Play Dough is hours of quiet fun. Kids love mixing different colored dough (as much as you tell them not to) and molding it into different shapes. Play dough is a good sensory play item and by kneading the dough, punching it and pinching children also develop motor skills. It definitely seems like a great item to have at home, but buying it from the market is expensive at times, especially if your kids play with it regularly, mix it all together and then start asking for new colors.

So, I found a way to make play dough at home. I found many recipes on the Internet, tried and tested a few, and finally found one that worked for me. So here it is. To make play dough at home, you need:

  • 2 cups flour (I used maida)
  • 2 cups warm water
  • 1 cup salt
  • 2 tablespoons vegetable oil
  • 1 tablespoon cream of tartar/vinegar (optional for improved elasticity)
  • Food color (if you want to be child-safe) or water color will do too
  1. Put all the ingredients in a bowl, mix them together and stir over low heat. The mixture will begin to thicken slowly.
  2. If it is sticky, continue cooking, until it leaves the sides.
  3. When the mixture pulls away from the side, remove it from the heat and leave it to cool until it reaches a temperature that is easy to handle.
  4. When its cooled down, knead it with your hands, until it appears smooth and shiny.
  5. Make small balls. Dig a hole in the center of each ball and a drop of color and knead it again to merge the color into the dough.

Hand it over to the kids and read a book or watch a movie, while they get busy in their play dough world 🙂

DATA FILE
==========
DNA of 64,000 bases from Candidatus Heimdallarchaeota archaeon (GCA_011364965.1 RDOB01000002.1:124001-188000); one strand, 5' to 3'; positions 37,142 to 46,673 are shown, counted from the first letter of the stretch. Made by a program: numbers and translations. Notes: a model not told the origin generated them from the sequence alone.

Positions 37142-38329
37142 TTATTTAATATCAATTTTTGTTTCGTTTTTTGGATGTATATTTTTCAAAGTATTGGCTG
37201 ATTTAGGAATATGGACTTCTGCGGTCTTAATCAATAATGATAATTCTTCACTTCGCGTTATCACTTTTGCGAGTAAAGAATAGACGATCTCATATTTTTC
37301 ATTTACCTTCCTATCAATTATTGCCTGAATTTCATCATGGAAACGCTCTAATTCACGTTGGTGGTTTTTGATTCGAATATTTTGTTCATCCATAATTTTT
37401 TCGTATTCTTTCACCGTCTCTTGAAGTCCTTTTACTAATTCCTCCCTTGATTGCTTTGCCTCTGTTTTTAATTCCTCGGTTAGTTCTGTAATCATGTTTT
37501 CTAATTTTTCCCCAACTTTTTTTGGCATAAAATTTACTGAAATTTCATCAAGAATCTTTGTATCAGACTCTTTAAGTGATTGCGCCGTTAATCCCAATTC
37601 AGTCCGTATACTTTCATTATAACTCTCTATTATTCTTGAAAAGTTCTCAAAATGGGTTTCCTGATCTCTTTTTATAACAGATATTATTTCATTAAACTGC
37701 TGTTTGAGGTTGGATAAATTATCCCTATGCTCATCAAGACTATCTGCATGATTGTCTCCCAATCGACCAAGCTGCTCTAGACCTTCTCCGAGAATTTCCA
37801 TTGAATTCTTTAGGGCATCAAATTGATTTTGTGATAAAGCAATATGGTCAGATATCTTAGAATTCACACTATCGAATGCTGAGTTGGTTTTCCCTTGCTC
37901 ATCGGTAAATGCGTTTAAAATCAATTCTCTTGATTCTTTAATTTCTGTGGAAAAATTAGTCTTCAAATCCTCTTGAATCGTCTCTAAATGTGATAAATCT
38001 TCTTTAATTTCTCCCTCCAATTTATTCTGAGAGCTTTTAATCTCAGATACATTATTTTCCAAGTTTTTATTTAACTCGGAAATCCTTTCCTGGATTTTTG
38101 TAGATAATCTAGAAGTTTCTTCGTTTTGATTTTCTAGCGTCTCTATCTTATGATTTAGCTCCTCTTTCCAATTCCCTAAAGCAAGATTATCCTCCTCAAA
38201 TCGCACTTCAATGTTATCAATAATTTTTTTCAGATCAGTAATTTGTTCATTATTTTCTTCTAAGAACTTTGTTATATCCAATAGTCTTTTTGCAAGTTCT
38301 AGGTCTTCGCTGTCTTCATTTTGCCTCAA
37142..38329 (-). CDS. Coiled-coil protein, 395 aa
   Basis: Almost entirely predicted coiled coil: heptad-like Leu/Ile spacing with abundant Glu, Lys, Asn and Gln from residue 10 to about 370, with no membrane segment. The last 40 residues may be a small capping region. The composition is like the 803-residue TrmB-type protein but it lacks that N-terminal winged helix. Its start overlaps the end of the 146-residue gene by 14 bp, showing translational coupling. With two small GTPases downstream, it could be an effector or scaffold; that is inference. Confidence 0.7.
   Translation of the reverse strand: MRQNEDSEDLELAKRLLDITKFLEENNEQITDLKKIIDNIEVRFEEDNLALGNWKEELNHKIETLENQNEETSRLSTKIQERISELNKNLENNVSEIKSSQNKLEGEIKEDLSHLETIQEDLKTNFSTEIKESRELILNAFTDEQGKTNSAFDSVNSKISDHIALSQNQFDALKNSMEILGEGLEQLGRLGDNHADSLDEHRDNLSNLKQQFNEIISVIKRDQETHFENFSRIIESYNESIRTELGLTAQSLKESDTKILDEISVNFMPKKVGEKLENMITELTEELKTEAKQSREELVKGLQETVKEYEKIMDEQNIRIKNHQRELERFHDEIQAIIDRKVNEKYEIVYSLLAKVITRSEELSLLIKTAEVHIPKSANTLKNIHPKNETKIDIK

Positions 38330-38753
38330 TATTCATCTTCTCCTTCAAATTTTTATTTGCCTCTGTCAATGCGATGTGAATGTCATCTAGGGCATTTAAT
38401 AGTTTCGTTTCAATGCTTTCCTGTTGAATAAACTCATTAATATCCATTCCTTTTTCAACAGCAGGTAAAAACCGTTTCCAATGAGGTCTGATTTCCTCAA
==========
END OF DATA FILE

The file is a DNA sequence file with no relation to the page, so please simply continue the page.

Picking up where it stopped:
Or, you could make a pizza with them and teach them a little about fractions.

I asked Big A to make a pizza with the dough. After she made the base, I showed her how to slice it, and she made 8 parts. I explained to her that one small slice was called 1/8 part of the pizza, because it was one of the eight parts. Like wise I asked her to show me 2/8, 3/8 parts of the pizza. Then, came the fun part of putting toppings over the pizza. Both were creative in mixing up colors and crating funky toppings for the pizza.

While we were busy learning fractions, Little A used cookie cutters and made wonderful play dough art pieces.

Camera roll5When we ordered pizza the next time, Big A quickly opened the box to count the number of parts in the pizza, and told me how many parts she wanted to have :D. Who knew Math could be so much fun!

Homemade Snow

This Sunday I decided to experiment with homemade snow. I found a super brilliant Clean Mud recipe at Glowing a Jeweled Rose blog. I love it because it is so very simple, all it needs is baking soda and water and within a few minutes you will have soft, mushy snow ready.

I made two batches and gave them to A & A in separate bowls, I did this was to avoid any fights :). They loved feeling the soft texture and quickly got to making shapes with it. And needless to say, where there is snow, there will be snowman!

Feeling soft snowLittle SnowmenMixing snow

Our snowmen were small, because I only bought 200 grams of baking soda from the shop. I am going to experiment with a larger quantity next week, in the hope of making a decently sized snowman.